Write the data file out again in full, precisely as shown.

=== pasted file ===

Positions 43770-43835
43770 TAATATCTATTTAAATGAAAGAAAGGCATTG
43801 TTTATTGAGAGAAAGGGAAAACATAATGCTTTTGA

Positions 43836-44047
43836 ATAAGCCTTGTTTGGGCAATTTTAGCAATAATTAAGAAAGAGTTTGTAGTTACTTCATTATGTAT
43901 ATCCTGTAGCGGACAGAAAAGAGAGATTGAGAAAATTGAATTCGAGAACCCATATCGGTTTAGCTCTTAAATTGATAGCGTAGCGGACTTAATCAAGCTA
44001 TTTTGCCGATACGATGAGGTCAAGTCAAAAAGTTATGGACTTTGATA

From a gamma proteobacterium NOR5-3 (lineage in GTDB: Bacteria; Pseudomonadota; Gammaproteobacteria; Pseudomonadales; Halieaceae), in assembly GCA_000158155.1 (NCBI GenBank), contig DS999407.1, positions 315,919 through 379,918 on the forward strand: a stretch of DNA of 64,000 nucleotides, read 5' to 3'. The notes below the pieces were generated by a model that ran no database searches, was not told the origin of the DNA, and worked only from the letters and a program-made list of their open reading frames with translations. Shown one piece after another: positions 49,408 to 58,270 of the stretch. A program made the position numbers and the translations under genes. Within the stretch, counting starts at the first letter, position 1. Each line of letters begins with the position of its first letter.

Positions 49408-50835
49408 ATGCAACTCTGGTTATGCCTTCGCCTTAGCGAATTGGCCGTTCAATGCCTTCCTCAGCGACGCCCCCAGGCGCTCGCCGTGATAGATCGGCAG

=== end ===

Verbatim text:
Positions 43770-43835
43770 TAATATCTATTTAAATGAAAGAAAGGCATTG
43801 TTTATTGAGAGAAAGGGAAAACATAATGCTTTTGA

Positions 43836-44047
43836 ATAAGCCTTGTTTGGGCAATTTTAGCAATAATTAAGAAAGAGTTTGTAGTTACTTCATTATGTAT
43901 ATCCTGTAGCGGACAGAAAAGAGAGATTGAGAAAATTGAATTCGAGAACCCATATCGGTTTAGCTCTTAAATTGATAGCGTAGCGGACTTAATCAAGCTA
44001 TTTTGCCGATACGATGAGGTCAAGTCAAAAAGTTATGGACTTTGATA

From a gamma proteobacterium NOR5-3 (lineage in GTDB: Bacteria; Pseudomonadota; Gammaproteobacteria; Pseudomonadales; Halieaceae), in assembly GCA_000158155.1 (NCBI GenBank), contig DS999407.1, positions 315,919 through 379,918 on the forward strand: a stretch of DNA of 64,000 nucleotides, read 5' to 3'. The notes below the pieces were generated by a model that ran no database searches, was not told the origin of the DNA, and worked only from the letters and a program-made list of their open reading frames with translations. Shown one piece after another: positions 49,408 to 58,270 of the stretch. A program made the position numbers and the translations under genes. Within the stretch, counting starts at the first letter, position 1. Each line of letters begins with the position of its first letter.

Positions 49408-50835
49408 ATGCAACTCTGGTTATGCCTTCGCCTTAGCGAATTGGCCGTTCAATGCCTTCCTCAGCGACGCCCCCAGGCGCTCGCCGTGATAGATCGGCAG